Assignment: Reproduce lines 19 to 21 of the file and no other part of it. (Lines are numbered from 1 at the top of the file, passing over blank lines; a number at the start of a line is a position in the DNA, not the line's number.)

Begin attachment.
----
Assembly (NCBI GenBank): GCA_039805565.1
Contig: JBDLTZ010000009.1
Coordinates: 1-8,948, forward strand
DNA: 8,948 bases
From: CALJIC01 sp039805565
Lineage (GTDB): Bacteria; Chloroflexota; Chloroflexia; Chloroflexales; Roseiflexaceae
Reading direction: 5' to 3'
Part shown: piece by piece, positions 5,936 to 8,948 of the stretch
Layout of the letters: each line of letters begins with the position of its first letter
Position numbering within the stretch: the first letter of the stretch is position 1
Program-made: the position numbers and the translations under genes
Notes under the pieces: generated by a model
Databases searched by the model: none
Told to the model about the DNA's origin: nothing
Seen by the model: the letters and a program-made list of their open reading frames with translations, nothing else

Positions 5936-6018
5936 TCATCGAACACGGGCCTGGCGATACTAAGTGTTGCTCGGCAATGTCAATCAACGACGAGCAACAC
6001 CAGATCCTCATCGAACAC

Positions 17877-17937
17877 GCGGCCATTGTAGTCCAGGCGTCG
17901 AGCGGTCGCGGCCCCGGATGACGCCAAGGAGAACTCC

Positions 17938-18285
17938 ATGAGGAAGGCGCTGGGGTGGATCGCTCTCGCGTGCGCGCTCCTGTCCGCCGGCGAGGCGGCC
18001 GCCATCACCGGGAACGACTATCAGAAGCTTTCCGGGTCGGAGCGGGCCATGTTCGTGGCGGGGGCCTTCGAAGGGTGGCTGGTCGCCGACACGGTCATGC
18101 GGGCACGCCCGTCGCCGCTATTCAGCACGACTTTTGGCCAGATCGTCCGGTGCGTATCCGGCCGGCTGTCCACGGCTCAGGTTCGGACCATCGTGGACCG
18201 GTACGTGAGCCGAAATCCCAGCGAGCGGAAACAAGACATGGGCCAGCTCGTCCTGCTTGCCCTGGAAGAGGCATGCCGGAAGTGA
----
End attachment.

Positions 17877-17937
17877 GCGGCCATTGTAGTCCAGGCGTCG
17901 AGCGGTCGCGGCCCCGGATGACGCCAAGGAGAACTCC